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American Airlines beats earnings expectations

  • Last month, Qatar Airways expressed intent to acquire about a 10 percent stake in American Airlines.
  • The U.S. Transportation Department fined American, Delta Air Lines and Frontier last week for violating consumer protection rules.
  • The airline industry has come under scrutiny this year after a passenger was dragged off a United Airlines flight.
A new American Airlines 737-800 aircraft.
Getty Images
A new American Airlines 737-800 aircraft.

American Airlines reported quarterly earnings that beat expectations.

Here's how the company did compared with what Wall Street expected:

  • EPS: $1.92 vs. $1.87, according to Thomson Reuters
  • Revenue: $11.11 billion vs. $11.08 billion, according to Thomson Reuters

Earnings per share in the second quarter rose to $1.92 from $1.77 a year earlier. Revenue increased to $11.11 billion from $10.36 billion.

American attributed an 11 percent increase in operating expenses from the year-ago quarter to a rise in fuel costs and employee benefit costs.

Shares of American rose 2 percent in premarket trading after the announcement.

"Our strong revenue growth is a credit to our more than 120,000 team members and evidence that these investments are working," said Doug Parker, American's chairman and CEO. "Looking forward, we are enthusiastic about our prospects for the second half of 2017, as well as 2018 and beyond."

American plans to invest $4.1 billion in new planes this year. In the second quarter, the carrier invested $1.1 billion in 20 new planes that will replace older aircraft.

The airline has expanded its no-frills basic economy option into 78 markets. It said early results have been in line with expectations, and that it plans to expand the offering across the rest of its domestic network by the end of September.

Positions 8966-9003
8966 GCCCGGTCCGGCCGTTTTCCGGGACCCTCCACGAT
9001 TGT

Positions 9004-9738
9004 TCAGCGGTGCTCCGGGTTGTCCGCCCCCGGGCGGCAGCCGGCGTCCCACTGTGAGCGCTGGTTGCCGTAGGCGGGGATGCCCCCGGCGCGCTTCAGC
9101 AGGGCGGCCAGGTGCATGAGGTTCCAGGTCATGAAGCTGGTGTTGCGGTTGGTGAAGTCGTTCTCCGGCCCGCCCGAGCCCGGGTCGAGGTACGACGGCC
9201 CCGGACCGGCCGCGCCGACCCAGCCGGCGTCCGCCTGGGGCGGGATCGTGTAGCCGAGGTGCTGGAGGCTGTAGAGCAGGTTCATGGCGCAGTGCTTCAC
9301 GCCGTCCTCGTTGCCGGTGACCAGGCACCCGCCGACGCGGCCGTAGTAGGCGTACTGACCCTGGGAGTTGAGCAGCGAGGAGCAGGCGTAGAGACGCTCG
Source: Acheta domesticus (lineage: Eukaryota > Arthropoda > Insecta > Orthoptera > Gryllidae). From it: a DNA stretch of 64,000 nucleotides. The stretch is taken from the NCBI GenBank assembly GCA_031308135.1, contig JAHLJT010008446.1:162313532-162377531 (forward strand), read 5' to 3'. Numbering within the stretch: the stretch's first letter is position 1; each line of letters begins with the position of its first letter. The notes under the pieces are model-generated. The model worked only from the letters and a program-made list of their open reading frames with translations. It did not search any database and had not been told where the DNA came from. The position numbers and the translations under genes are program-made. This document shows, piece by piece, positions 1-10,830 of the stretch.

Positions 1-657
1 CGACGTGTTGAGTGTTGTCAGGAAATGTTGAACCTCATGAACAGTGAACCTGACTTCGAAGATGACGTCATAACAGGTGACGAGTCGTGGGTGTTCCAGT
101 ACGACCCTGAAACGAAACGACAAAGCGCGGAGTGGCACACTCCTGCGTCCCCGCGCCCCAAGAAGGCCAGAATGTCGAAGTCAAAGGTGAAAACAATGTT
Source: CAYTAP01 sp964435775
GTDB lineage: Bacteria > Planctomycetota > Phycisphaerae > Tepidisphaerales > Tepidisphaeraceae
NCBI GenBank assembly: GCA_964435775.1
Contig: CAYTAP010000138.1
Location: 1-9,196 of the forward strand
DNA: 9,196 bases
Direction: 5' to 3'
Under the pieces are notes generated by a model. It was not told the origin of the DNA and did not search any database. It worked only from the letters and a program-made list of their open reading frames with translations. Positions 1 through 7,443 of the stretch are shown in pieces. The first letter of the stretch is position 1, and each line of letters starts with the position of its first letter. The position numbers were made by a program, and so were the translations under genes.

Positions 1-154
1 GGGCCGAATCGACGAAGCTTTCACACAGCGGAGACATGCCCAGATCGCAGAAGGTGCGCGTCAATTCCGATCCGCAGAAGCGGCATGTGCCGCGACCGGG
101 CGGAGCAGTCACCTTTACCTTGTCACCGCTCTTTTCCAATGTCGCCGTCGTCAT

Customers have strongly adopted the new premium economy option, the airline said. It is now installing the seats on Boeing 777-200 planes and plans to retrofit most of its other wide-body planes by the end of 2018.

Last month, Qatar Airways expressed intent to acquire about a 10 percent stake in American Airlines. A deal of that size requires approval from the board of directors. Parker told CNBC last month the proposal "makes no sense."

Earlier this month, American announced it was canceling code-share agreements with Qatar Airways and Etihad Airways. Those deals allow airlines to book passengers on each other's flights. The move has not derailed Qatar Airways' plan to buy a stake in American.

The U.S. Transportation Department fined American, Delta Air Lines and Frontier last week for violating consumer protection rules. The department said it fined American $250,000 for failing to make timely refunds to passengers.

The airline industry has come under scrutiny this year after a passenger was dragged off a United Airlines flight. United has since reached a settlement with the person. Customer complaints soared in April, the same month of the incident.

— Reuters contributed to this report.